our ability to maintain our manufacturing, engineering and technological expertise;

 

   

the loss of any of our large customers or the loss of their respective market shares;

 

   

risks related to scheduling production accurately and maximizing efficiency;

 

   

our ability to realize net sales represented by our awarded business;

 

   

our ability to successfully identify or integrate acquisitions;

 

   

risks related to entering new markets;



 

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our ability to develop new and innovative processes and gain customer acceptance of such processes;

 

   

our ability to recruit and retain our key executive officers, managers and trade-skilled personnel;

 

   

risks related to our information technology systems and infrastructure;

 

   

manufacturing risks, including delays and technical problems, issues with third-party suppliers, environmental risks and applicable statutory and regulatory requirements;

 

   

political and economic developments, including foreign trade relations and associated tariffs;

 

   

volatility in the prices or availability of raw materials critical to our business;

 

   

results of legal disputes, including product liability, intellectual property infringement and other claims;

 

   

risks associated with our capital-intensive industry;

 

   

risks related to our treatment as an S Corporation prior to the consummation of this offering;

 

   

risks related to our employee stock ownership plan’s treatment as a tax-qualified retirement plan;

 

   

our ability to remediate the material weaknesses in internal control over financial reporting identified in preparing our financial statements included in this prospectus and to subsequently maintain effective internal control over financial reporting; and

 

   

other risks and factors listed under “Risk Factors” and elsewhere in this prospectus.

Implications of Being an Emerging Growth Company

As a company with less than $1.07 billion in annual gross revenue during our last fiscal year, we qualify as an “emerging growth company” as defined in Section 2(a) of the Securities Act of 1933, as amended, which we sometimes refer to as the Securities Act, as modified by the Jumpstart Our Business Startups Act of 2012, which we sometimes refer to as the JOBS Act. An emerging growth company may take advantage of specified reduced reporting requirements that are otherwise applicable generally to public companies. These provisions include:

 

   

an option to present only two years of audited financial statements and related management’s discussion and analysis in the registration statement of which this prospectus is a part;

 

   

an exemption from compliance with the requirement for auditor attestation of the effectiveness of our internal control over financial reporting for so long as we qualify as an emerging growth company;

 

   

an exemption from compliance with any requirement that the Public Company Accounting Oversight Board may adopt regarding mandatory audit firm rotation or a supplement to the auditor’s report providing additional information about the audit and the financial statements;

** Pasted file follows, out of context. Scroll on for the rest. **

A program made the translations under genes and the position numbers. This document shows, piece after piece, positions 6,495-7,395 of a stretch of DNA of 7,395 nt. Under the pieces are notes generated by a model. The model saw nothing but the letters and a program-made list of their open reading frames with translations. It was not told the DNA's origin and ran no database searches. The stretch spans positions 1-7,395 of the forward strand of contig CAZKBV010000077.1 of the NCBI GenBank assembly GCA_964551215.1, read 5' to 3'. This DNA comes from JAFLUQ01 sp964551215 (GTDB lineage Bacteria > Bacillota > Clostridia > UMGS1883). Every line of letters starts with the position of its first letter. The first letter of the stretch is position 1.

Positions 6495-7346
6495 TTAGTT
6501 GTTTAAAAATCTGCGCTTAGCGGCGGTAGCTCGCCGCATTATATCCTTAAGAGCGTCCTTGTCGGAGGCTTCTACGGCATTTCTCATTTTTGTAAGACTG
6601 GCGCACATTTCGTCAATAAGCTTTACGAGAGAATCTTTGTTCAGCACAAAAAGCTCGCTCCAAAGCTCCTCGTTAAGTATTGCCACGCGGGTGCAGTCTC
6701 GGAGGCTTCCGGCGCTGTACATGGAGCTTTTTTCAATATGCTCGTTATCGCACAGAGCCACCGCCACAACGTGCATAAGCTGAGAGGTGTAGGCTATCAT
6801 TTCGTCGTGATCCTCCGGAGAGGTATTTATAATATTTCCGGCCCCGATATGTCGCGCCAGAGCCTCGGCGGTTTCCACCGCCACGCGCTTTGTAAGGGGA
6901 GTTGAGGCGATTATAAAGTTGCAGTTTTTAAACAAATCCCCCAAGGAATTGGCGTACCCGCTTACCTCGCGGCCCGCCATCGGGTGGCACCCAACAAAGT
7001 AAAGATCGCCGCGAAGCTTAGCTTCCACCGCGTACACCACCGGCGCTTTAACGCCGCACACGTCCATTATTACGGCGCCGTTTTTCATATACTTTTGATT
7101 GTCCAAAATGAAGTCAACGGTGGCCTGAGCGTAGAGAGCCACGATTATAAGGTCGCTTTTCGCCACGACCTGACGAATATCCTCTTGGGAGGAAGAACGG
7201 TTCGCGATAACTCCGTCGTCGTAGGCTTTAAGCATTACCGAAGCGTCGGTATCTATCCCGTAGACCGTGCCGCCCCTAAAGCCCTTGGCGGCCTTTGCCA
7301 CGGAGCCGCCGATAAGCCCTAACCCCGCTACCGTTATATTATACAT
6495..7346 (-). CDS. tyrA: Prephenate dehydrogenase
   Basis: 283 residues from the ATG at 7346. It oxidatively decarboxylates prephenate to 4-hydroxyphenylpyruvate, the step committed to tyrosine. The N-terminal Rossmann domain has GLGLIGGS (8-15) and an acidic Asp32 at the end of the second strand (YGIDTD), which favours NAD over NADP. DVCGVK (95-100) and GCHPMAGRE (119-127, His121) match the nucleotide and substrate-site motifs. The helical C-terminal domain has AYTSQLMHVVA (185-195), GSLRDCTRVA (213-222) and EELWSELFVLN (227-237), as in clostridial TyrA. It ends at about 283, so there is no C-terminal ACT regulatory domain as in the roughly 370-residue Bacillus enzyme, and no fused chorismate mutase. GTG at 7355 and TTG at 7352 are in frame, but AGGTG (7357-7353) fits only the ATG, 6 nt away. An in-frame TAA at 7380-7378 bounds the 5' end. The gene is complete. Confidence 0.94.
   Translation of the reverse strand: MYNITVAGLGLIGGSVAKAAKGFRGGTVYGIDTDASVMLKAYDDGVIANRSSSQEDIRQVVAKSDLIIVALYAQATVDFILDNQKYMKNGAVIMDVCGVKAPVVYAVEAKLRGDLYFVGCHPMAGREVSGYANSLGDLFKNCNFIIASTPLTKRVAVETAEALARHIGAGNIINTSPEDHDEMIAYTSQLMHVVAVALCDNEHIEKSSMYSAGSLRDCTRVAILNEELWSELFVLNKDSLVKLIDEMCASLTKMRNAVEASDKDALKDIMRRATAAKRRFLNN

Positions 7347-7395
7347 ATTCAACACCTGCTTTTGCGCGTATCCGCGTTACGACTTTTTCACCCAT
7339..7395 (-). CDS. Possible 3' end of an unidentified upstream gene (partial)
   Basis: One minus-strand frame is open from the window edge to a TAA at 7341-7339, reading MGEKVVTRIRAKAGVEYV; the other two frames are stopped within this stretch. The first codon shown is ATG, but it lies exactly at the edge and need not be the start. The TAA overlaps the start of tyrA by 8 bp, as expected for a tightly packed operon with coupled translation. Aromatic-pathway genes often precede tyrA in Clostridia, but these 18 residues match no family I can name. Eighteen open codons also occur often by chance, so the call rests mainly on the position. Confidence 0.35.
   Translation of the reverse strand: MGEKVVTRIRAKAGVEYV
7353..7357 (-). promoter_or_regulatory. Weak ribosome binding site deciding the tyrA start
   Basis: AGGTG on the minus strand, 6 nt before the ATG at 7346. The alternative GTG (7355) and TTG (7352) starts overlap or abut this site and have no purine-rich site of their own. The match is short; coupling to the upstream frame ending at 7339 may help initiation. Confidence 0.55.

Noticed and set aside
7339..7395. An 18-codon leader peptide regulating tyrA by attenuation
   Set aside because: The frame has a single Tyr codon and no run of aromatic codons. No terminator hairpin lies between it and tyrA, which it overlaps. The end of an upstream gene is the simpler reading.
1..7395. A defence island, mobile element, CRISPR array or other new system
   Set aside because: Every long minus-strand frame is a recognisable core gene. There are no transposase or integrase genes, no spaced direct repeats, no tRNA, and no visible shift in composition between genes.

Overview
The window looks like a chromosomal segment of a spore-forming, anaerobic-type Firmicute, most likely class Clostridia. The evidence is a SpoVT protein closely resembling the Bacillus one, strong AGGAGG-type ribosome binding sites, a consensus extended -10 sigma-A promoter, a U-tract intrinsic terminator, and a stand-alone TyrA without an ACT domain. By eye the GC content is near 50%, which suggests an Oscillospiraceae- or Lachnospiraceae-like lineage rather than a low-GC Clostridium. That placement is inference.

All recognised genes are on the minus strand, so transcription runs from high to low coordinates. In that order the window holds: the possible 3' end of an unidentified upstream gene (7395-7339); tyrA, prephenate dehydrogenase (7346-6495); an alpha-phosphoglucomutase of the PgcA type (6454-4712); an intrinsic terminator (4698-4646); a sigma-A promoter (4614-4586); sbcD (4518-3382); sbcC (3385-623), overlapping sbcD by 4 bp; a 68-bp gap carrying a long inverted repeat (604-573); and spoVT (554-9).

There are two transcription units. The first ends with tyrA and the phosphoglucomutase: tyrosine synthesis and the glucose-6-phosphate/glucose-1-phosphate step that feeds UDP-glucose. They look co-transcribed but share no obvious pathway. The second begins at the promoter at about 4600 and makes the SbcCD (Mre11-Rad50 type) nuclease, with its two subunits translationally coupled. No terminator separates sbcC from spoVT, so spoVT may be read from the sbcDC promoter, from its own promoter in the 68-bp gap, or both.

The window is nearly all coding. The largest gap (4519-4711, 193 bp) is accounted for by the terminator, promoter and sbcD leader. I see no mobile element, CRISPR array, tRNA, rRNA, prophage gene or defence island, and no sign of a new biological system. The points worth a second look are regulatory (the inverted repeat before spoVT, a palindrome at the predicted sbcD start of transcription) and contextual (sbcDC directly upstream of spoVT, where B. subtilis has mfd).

an exemption from the adoption of new or revised financial accounting standards until they would apply to private companies;

 

   

reduced disclosure about our executive compensation arrangements; and

 

   

an exemption from the requirements to obtain a non-binding advisory vote on executive compensation or shareholder approval of any golden parachute arrangements.

We will remain an emerging growth company until the earliest to occur of: the last day of the year in which we have $1.07 billion or more in annual gross revenue; the date we qualify as a “large accelerated filer” with at least $700.0 million of equity securities held by non-affiliates as of the last day of our most recently completed second quarter; the issuance, in any three-year period, by us of more than $1.0 billion in non-convertible debt securities; and the last day of the year ending after the fifth anniversary of this offering. We may choose to take advantage of some, but not all, of the available benefits under the JOBS Act. We intend to take advantage of certain of the exemptions discussed above, including the extended transition periods available under the JOBS Act for complying with new or revised accounting standards. Accordingly, the information contained herein may be different from the information you receive from other public companies. See “Risk Factors—Risks Related to Being a Public Company.” We cannot be certain if the reduced disclosure requirements applicable to emerging growth companies will make our common stock less attractive to investors.



 

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Corporate Information

We are a Wisconsin corporation and commenced operations in 1945. Our principal operating offices are located at 715 South Street, Mayville, Wisconsin 53050, and our phone number is (920) 387-4500. Our website address is www.mecinc.com. Information contained on our website is not incorporated by reference in, and does not constitute a part of, this prospectus.

MEC Employee Stock Ownership Plan